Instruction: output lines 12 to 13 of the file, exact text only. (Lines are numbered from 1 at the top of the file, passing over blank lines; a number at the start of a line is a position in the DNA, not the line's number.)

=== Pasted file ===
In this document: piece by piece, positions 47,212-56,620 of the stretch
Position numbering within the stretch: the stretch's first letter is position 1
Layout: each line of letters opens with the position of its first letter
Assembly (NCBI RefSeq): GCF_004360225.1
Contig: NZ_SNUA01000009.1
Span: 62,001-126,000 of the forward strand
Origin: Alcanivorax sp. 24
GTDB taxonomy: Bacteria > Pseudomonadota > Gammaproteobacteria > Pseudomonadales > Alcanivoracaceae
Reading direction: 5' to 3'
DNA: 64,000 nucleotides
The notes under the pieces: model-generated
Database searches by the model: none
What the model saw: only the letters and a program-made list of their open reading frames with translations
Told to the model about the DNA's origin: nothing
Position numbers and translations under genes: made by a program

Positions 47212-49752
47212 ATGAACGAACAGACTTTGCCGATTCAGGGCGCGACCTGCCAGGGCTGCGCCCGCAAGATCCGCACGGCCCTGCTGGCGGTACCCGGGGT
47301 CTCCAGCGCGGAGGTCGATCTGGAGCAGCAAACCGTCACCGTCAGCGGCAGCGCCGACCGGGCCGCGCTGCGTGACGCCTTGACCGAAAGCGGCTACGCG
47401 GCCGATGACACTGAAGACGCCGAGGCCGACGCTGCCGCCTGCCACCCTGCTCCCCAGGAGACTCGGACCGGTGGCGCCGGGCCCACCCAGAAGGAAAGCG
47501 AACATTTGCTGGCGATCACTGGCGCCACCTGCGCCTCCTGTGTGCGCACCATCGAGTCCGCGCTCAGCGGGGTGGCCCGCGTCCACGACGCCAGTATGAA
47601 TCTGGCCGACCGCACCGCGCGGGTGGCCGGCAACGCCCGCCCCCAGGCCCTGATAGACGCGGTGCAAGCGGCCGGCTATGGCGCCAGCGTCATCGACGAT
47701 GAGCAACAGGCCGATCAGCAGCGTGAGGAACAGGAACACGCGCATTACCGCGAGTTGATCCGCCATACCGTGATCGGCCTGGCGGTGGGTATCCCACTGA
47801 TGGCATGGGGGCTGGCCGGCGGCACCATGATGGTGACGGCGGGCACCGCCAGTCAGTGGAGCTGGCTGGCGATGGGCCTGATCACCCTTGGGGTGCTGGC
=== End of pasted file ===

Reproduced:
Database searches by the model: none
What the model saw: only the letters and a program-made list of their open reading frames with translations